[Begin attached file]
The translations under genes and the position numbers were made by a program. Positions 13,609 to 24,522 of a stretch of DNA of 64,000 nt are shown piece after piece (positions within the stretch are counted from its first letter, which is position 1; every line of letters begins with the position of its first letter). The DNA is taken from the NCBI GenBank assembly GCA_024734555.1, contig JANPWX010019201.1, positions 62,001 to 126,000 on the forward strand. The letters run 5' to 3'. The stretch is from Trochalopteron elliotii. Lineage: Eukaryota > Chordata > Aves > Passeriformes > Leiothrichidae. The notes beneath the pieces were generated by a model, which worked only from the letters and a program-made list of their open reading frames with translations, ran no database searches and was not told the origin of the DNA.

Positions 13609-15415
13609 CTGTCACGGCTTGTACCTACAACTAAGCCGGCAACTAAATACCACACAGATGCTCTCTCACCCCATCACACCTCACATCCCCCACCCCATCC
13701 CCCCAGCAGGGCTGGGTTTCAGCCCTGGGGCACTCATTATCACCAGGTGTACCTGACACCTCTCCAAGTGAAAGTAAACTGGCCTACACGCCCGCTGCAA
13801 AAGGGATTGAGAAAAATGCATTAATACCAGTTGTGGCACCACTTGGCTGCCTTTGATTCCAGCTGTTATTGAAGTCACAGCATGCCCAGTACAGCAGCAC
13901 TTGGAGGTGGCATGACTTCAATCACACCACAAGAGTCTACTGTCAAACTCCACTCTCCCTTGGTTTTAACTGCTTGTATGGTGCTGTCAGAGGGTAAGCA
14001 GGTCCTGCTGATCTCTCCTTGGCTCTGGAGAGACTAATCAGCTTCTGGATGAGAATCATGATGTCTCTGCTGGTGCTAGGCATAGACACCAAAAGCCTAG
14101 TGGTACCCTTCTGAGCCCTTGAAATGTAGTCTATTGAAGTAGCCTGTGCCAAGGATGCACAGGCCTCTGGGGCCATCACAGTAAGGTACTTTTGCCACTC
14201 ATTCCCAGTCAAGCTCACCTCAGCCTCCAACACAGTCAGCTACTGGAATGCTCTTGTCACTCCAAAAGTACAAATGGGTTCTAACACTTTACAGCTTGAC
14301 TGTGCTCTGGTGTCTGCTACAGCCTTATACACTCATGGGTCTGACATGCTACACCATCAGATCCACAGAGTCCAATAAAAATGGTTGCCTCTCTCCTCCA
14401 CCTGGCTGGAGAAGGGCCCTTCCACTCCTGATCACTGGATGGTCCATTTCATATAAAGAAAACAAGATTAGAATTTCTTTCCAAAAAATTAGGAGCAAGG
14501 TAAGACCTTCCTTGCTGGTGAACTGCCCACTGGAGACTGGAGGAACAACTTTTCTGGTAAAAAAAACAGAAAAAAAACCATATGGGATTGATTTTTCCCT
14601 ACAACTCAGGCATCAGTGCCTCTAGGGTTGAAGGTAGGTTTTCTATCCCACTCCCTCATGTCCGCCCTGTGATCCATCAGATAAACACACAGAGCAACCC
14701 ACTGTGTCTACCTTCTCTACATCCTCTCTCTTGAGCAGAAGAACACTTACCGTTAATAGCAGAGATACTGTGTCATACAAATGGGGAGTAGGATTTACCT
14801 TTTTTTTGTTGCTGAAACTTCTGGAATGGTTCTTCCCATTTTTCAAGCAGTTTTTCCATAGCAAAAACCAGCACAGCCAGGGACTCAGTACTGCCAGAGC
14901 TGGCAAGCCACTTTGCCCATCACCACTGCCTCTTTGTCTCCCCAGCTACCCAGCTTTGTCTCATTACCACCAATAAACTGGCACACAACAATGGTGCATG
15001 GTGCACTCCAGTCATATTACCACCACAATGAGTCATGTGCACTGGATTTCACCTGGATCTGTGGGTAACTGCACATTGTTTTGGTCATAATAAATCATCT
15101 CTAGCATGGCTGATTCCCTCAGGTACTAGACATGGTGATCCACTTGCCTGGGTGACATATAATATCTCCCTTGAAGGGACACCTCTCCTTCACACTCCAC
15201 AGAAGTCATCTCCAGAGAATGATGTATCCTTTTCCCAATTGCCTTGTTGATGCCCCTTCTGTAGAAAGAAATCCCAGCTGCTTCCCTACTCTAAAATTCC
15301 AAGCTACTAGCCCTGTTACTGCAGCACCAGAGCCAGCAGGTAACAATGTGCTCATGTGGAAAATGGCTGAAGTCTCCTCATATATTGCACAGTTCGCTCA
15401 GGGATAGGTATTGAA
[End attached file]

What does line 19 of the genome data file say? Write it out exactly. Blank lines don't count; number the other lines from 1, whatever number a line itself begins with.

15201 AGAAGTCATCTCCAGAGAATGATGTATCCTTTTCCCAATTGCCTTGTTGATGCCCCTTCTGTAGAAAGAAATCCCAGCTGCTTCCCTACTCTAAAATTCC